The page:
In CT, survivors face domestic violence ‘over and over’ as abusers increasingly violate orders
Survivors, advocates lament how state’s bail system doesn’t consider offenders’ dangerousness
Changing thought patterns and rewiring the brain to prevent gun violence
CHICAGO (CBS) -- What does brain science have to do with gun violence? A whole lot, if you ask one gun violence prevention group here in Chicago. CBS 2 Investigator Megan Hickey got a look at how a program seeks to prevent gun violence by encouraging different ways of thinking and coping – and thus, rewiring the brain.
‘Where has this training been all my life?’: How healing trauma could actually reform policing
This approach isn’t a panacea to stopping police violence. There isn’t one. But we believe this is part of the solution.
Anti-violence program shows promise in first four years in Baltimore
When youth workers from the anti-violence program Roca first knocked on Sheldon Smith-Gray’s door in 2018, he thought it might be the police. He was “outside” at the time — “whatever you can think of, I was doing it, for sure,” he said in an interview Wednesday — and it took him about a year before he bought into Roca’s process 100%.
This Week on CBS Sunday Morning
Steering young men away from a life with gunsIn Baltimore, where gun violence claims the lives of hundreds each year, what is missing from so many young men is a solid foundation. The youth workers behind a program called Roca (Spanish for rock) aim to provide that grounding, by teaching alternative ways to handling the stresses of life in a challenging environment. As one Roca participant, a former drug dealer, tells "Sunday Morning" senior contributor Ted Koppel, "I came a long way, from nothing to something now."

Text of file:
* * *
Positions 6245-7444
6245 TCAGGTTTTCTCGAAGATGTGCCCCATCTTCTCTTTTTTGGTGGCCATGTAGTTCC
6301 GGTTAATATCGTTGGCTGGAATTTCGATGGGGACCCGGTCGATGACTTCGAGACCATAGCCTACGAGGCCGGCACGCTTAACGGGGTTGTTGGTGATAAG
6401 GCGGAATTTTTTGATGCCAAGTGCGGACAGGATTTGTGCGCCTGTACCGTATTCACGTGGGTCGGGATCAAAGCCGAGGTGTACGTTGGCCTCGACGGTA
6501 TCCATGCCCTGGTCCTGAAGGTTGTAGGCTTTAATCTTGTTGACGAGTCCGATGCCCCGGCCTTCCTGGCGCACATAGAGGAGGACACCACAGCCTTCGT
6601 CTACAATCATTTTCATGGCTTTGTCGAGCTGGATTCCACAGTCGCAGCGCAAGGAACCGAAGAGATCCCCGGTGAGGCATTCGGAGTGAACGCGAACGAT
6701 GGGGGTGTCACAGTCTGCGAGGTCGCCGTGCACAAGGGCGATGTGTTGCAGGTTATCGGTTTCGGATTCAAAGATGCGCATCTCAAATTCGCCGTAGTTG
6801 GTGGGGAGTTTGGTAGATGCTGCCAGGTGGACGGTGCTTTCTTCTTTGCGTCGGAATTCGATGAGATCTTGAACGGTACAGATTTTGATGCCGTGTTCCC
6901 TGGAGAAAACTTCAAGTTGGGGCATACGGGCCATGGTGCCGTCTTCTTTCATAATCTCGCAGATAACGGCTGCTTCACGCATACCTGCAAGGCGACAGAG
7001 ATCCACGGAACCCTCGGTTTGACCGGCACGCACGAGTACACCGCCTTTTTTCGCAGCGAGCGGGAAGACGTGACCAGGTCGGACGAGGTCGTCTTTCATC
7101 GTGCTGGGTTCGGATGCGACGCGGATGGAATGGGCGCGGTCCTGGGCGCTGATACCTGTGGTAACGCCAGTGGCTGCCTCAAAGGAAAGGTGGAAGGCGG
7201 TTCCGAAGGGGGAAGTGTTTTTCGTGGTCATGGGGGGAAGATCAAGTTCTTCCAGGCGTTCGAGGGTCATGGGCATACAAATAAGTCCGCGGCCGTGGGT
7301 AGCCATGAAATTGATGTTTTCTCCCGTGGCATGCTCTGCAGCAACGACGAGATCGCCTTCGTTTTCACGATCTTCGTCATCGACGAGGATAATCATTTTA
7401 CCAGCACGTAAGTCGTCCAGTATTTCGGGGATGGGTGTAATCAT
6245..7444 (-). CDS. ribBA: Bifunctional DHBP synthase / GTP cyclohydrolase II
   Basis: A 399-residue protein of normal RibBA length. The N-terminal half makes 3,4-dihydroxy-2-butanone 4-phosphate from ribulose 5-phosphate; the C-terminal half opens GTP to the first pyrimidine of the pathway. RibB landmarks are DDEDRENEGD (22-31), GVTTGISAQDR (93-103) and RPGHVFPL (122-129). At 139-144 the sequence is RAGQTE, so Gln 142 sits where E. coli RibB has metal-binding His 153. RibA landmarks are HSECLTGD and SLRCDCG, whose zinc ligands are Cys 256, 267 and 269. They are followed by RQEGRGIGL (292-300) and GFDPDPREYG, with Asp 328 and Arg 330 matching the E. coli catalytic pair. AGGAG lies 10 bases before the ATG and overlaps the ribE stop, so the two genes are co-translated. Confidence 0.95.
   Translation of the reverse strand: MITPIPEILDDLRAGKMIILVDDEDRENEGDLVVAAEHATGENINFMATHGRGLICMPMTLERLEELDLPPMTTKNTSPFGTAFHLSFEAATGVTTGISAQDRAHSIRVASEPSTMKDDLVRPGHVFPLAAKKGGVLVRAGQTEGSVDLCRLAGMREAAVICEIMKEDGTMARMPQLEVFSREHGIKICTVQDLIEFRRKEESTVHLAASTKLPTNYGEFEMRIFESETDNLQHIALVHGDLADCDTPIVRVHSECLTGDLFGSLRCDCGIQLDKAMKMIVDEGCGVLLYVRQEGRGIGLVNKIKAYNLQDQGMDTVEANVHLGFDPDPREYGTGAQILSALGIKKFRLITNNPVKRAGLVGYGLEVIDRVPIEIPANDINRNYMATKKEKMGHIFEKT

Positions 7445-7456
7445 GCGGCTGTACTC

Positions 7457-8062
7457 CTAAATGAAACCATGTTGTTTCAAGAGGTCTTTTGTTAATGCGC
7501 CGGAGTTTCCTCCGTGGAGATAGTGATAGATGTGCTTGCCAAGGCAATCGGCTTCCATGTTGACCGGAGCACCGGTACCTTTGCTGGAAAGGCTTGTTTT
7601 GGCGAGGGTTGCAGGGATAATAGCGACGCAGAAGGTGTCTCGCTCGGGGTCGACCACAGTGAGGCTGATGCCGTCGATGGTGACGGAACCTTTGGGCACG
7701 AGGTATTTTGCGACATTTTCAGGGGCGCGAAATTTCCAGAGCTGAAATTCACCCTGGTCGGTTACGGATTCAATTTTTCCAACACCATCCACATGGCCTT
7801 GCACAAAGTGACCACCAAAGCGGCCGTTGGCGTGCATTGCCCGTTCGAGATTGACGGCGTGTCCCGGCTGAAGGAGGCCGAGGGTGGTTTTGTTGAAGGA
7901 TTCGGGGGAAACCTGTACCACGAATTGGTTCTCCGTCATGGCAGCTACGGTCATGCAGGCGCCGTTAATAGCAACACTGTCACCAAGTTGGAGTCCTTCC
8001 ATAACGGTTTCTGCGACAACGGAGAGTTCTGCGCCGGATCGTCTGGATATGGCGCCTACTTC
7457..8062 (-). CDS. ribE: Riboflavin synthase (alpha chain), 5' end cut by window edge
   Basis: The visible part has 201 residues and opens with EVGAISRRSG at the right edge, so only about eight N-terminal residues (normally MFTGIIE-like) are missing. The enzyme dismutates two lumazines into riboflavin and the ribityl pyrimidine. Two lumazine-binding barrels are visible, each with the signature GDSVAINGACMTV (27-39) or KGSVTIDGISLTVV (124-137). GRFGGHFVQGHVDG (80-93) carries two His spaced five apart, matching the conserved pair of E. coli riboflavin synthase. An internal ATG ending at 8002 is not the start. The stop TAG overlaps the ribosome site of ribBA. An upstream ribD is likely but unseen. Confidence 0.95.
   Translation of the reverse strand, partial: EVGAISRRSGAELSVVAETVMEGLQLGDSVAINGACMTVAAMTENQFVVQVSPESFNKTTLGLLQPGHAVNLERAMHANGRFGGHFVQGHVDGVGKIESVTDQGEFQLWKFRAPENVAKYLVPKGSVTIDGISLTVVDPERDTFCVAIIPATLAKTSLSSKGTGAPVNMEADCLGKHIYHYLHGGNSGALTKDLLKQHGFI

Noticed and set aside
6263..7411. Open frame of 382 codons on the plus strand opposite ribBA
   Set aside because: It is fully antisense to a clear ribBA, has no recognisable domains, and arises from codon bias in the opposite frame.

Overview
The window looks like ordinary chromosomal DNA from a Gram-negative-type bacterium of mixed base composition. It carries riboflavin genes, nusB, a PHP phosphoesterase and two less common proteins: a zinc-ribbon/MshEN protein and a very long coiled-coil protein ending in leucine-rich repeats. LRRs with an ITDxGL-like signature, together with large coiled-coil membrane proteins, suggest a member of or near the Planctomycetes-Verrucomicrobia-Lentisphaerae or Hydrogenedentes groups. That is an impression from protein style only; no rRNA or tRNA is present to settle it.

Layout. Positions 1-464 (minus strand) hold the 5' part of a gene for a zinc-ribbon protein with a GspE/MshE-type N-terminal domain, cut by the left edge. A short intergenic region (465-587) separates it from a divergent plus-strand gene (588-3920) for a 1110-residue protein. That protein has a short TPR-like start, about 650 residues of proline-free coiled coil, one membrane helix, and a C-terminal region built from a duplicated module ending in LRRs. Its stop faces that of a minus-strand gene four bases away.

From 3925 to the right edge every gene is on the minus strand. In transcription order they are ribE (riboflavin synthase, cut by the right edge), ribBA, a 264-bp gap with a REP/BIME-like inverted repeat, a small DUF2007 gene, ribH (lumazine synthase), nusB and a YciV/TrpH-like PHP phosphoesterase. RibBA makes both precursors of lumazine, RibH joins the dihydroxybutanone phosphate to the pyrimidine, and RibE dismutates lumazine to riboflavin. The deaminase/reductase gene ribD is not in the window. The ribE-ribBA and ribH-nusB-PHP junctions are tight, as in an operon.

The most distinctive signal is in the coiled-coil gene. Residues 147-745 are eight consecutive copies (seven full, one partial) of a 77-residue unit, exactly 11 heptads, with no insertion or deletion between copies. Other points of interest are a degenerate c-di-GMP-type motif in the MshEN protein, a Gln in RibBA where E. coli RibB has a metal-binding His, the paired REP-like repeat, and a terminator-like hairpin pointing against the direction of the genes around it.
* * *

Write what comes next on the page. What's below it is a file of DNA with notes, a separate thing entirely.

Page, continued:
First graduate of groundbreaking post-conviction program gets a chance at redemption
In September 2021, Carlton Ford was led into Springfield District Court in handcuffs. He had just spent 18 months in jail after police found him sleeping in his car with a loaded gun. He could have pleaded guilty and accepted the felony, walking out of the court on time served. Instead, Ford chose a more arduous path that isn’t open to most young men incarcerated in the United States.